Winter storm in Tahoe’s forecast |

Winter storm in Tahoe’s forecast

A light dusting covers the slopes at Hevenly Mountain Resort on Oct. 20.
Courtesy Vail Resorts |

By Friday it will be beginning to look a bit like winter in the mountains, at least if the most recent forecasts hold up.

An early season winter storm is forecast to move into northern California and Nevada starting Friday, with snow impacting travel in the Sierra Nevada Friday night, Saturday and into Sunday, according to a special statement from the National Weather Service. Windy conditions could further hamper travel.

Rain and snow could start falling by Thursday night. The heaviest precipitation is expected on Friday night and Saturday. Sow levels could fall below 5,500 feet Saturday afternoon with accumulating snow on mountain passes.

“We could see a couple inches at lake level Sunday and by Monday morning we could have several inches up to 2 feet on the mountains,” Bryan Allegretto, Tahoe snow forecaster for, wrote in a Tuesday post.

The early season storm comes as local resorts ramp up efforts to open for the 2017-18 season.

Both Heavenly Mountain Resort and Northstar California plan on starting snowmaking operations today, Nov. 1. The two Vail Resorts-owned properties plan on opening Nov. 17, while Kirkwood Mountain Resort is targeting Nov. 22 for an opening date. Sierra-at-Tahoe has yet to publicly announce a hoped for opening date.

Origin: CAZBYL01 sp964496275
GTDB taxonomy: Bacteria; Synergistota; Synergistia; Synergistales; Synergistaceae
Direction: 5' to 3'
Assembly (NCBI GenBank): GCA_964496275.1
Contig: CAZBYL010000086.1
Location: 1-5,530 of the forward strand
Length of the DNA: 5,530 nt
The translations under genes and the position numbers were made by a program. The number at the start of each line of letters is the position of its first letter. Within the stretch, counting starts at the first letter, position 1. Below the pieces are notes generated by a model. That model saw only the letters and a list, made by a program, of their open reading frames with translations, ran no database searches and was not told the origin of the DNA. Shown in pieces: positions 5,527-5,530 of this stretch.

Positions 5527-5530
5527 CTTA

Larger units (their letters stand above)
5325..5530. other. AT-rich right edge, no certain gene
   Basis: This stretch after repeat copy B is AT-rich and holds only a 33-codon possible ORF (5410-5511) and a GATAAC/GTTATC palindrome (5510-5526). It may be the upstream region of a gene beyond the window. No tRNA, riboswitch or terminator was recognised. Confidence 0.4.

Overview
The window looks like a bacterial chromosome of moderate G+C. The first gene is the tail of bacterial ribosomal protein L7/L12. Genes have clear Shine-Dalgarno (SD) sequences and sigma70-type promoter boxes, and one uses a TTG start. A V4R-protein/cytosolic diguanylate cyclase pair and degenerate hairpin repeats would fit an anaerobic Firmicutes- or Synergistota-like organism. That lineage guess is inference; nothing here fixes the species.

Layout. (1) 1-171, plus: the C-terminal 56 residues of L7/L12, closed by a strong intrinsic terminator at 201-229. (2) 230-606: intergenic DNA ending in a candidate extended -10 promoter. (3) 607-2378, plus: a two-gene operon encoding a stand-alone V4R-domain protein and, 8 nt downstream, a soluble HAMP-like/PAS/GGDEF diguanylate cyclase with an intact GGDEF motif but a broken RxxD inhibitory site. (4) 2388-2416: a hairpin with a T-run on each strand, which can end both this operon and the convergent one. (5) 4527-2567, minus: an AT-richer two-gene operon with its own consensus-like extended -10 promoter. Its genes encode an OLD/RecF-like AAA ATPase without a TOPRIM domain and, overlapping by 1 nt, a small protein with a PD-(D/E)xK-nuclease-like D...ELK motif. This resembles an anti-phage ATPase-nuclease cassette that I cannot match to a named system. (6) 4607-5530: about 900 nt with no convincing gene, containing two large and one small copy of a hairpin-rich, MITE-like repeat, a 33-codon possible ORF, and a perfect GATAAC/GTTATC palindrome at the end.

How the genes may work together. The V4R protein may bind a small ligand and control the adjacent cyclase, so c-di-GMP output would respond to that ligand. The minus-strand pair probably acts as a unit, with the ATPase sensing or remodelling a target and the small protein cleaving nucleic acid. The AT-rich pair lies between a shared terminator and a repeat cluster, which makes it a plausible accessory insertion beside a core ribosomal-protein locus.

Regardless, they all will be chasing Mount Rose Ski Tahoe, which opened a very limited amount of terrain this past Friday and Saturday.

And, in what is sure to be more good news for skiers and riders, this weekend’s storm could be a taste of more to come.

Cooler temperatures are expected to linger next week with highs in the 30s at higher elevations and in the 40s at lake level.

“We could see another storm around the middle of next week and then possibly more storms after that,” Allegretto wrote.

The city of South Lake Tahoe Public Works Department issued a reminder via Facebook that the city’s snow removal process does not start until snow depth is more than 3 inches as measured on the ground in the Tahoe Sierra subdivision. Sander trucks will be out before snow accumulation reaches that point.

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